Vedolizumab has demonstrated efficacy among individuals with moderate to severe active Crohn disease, according to a study recently published in Gastroenterology. Improvements were observed in radiologic, histologic, and endoscopic outcomes.
This open-label, phase-3b trial (VERSIFY; ClinicalTrials.gov identifier: NCT02425111) included 101 individuals who had experienced active Crohn disease for 3 months or more between March 2015 and December 2017. Active disease was defined by a Crohn Disease Activity Index score between 220 and 450, failure of conventional therapy, a simple endoscopic score for Crohn disease (SES-CD) of 7 or higher, and 1 or less mucosal ulcerations.
At baseline, 44.6% (n=45) of participants had SES-CD of 15 or higher, and 54.5% (n=55) had previously failed at least 1 tumor necrosis factor (TNF) antagonist. Intravenous vedolizumab 300 mg was administered at the start of the study and at weeks 2 and 6, then once every 8 weeks for either 26 (n=101) or 52 (n=56) weeks.
At week 26, the primary end point was SES-CD 4 or higher, signifying endoscopic remission, with other end points being a 50% reduction in SES-CD (endoscopic response), magnetic resonance index of activity score 7 or less (radiologic remission), and modified-global histologic disease activity score 4 or less (histologic response). The Clopper Pearson method was used for point estimates in proportion-based efficacy end points, and descriptive statistics were used for continuous variables.
Endoscopic remission occurred in 12 participants (11.9%; 95% CI, 6.3-19.8) at week 26, and in 18 participants at week 52 (17.9%; 95% CI, 8.9-30.4). TNF antagonist-naivety was associated with greater endoscopic remission compared with TNF antagonist failure (19.6% vs 5.5% at week 26, respectively; 25.0% vs 8.3% at week 52, respectively). Moderate Crohn disease was associated with better endoscopic remission rates than acute Crohn disease (17.0% vs 6.7% at week 26, respectively; 20.7% vs 14.8% at week 52, respectively). Complete mucosal healing increased with time, and outcomes were better in colonic segments than in the ileum.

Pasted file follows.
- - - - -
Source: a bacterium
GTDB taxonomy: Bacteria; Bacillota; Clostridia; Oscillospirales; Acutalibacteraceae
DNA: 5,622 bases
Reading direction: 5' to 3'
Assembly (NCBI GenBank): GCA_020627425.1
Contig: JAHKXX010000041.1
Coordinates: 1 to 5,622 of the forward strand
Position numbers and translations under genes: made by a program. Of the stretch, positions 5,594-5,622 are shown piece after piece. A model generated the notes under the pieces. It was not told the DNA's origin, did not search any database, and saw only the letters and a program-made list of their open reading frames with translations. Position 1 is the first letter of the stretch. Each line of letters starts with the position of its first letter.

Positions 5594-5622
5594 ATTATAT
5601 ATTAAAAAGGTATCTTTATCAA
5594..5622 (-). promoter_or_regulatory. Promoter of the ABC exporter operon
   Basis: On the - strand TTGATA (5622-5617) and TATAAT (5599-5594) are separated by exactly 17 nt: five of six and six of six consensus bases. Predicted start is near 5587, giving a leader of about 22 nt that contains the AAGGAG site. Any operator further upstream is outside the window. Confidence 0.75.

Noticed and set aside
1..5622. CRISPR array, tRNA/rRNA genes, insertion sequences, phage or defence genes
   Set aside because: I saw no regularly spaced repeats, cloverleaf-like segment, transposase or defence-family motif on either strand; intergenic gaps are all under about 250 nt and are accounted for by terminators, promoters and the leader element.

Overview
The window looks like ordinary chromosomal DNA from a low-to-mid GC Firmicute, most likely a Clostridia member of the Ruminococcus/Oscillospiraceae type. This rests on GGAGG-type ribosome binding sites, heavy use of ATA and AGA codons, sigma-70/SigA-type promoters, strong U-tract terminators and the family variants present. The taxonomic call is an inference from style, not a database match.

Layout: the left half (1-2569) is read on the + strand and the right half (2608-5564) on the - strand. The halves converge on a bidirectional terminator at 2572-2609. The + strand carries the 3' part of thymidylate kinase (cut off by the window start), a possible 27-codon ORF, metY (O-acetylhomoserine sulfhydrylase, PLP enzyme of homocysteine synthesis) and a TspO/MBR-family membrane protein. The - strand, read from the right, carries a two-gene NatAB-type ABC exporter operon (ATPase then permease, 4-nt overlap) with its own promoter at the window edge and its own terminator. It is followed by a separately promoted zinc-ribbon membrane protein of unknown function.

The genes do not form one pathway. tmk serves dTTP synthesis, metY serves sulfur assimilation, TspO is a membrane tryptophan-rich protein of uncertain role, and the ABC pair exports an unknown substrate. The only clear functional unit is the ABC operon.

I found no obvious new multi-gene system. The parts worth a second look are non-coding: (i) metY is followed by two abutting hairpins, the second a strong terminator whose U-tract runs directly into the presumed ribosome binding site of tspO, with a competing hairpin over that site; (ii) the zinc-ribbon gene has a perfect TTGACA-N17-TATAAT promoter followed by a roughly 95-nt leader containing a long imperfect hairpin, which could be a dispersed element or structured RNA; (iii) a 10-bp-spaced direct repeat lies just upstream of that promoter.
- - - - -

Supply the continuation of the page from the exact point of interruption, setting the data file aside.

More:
At week 26, 21.9% (95% CI, 9.3-40.0) of participants were in magnetic resonance enterography-detected remission, and at week 52, 38.1% (95% CI, 18.1-61.6) were in remission. A colonic histologic response was detected in 24.4% (95% CI, 15.3-35.4) of participants at week 26 and 20.5% (95% CI, 9.8-35.3) at week 52; in the ileum, a histologic response was detected in 28.3% (95% CI, 17.5-41.4) at week 26 and 34.3% (95% CI, 19.1-52.2) at week 52.
Study researchers demonstrated “the efficacy of vedolizumab to induce and sustain endoscopic improvements, along with good safety [and] tolerability, in patients with treatment-resistant moderately-to-severely active [Crohn disease]. Improvements were observed in several clinically relevant treatment targets, supporting vedolizumab as a first-line biologic therapeutic option.”
Disclosure: This clinical trial was supported by Takeda Development Center Americas, Inc. Please see the original reference for a full list of authors’ disclosures.
Danese S, Sandborn WJ, Colombel JF, et al. Endoscopic, radiologic, and histologic healing with vedolizumab in patients with active Crohn’s disease [published online July 4, 2019]. Gastroenterology. doi:10.1053/j.gastro.2019.06.038